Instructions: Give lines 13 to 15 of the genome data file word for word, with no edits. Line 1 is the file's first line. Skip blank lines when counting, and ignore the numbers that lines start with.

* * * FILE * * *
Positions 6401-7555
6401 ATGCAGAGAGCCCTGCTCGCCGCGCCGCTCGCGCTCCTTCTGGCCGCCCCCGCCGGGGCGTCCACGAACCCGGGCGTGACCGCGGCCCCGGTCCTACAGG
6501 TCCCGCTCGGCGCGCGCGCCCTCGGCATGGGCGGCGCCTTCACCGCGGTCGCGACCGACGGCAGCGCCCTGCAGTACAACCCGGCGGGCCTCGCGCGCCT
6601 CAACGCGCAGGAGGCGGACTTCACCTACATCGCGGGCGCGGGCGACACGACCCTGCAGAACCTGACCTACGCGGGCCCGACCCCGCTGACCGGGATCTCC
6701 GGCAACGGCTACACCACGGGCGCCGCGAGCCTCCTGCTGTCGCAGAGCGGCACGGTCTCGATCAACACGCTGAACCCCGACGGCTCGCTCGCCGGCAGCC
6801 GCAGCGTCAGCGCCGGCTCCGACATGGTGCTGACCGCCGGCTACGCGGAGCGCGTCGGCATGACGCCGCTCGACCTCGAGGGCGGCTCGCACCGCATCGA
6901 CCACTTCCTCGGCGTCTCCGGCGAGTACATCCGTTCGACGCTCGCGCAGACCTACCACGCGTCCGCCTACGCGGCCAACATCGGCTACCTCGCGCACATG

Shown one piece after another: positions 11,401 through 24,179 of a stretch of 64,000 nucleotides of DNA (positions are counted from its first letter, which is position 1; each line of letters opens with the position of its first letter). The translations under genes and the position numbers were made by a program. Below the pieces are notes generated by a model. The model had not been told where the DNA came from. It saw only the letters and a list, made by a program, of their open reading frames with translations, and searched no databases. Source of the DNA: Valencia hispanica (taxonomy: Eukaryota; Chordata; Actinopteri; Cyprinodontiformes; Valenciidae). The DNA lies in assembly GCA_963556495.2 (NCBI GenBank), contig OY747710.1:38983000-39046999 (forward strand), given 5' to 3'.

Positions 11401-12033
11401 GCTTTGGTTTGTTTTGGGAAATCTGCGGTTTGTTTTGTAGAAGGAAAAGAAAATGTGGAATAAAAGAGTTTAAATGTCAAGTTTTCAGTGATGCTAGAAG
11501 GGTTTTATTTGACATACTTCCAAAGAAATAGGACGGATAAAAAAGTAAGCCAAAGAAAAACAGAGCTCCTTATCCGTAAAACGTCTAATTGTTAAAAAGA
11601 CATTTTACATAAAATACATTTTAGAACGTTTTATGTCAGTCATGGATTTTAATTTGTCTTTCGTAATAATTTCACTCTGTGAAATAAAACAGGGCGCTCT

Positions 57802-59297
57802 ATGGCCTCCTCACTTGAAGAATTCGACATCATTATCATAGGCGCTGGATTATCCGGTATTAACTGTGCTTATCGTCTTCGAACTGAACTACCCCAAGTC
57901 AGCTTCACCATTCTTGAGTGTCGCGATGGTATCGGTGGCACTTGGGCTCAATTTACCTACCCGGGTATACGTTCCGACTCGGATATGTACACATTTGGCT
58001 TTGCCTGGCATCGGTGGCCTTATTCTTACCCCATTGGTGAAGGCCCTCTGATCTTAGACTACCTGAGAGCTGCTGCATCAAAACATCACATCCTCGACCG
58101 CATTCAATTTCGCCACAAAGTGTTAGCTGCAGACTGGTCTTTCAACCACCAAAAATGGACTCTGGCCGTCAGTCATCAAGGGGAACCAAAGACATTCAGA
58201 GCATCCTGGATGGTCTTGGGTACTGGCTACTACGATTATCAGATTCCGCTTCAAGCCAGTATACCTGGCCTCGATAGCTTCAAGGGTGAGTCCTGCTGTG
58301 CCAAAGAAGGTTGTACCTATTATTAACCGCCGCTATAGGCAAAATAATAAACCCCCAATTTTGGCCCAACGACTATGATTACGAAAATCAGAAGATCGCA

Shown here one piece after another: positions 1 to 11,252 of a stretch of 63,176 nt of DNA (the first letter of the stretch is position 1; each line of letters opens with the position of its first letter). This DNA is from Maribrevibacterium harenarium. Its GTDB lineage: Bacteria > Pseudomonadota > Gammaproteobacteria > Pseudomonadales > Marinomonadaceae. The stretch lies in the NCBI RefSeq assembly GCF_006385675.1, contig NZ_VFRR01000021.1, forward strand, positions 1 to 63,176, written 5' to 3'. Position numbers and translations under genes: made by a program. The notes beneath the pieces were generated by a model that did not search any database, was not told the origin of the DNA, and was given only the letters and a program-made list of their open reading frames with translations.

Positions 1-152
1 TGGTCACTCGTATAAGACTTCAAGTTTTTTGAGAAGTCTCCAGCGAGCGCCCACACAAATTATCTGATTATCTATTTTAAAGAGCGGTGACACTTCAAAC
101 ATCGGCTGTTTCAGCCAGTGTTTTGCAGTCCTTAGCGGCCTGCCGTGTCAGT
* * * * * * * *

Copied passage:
Positions 57802-59297
57802 ATGGCCTCCTCACTTGAAGAATTCGACATCATTATCATAGGCGCTGGATTATCCGGTATTAACTGTGCTTATCGTCTTCGAACTGAACTACCCCAAGTC
57901 AGCTTCACCATTCTTGAGTGTCGCGATGGTATCGGTGGCACTTGGGCTCAATTTACCTACCCGGGTATACGTTCCGACTCGGATATGTACACATTTGGCT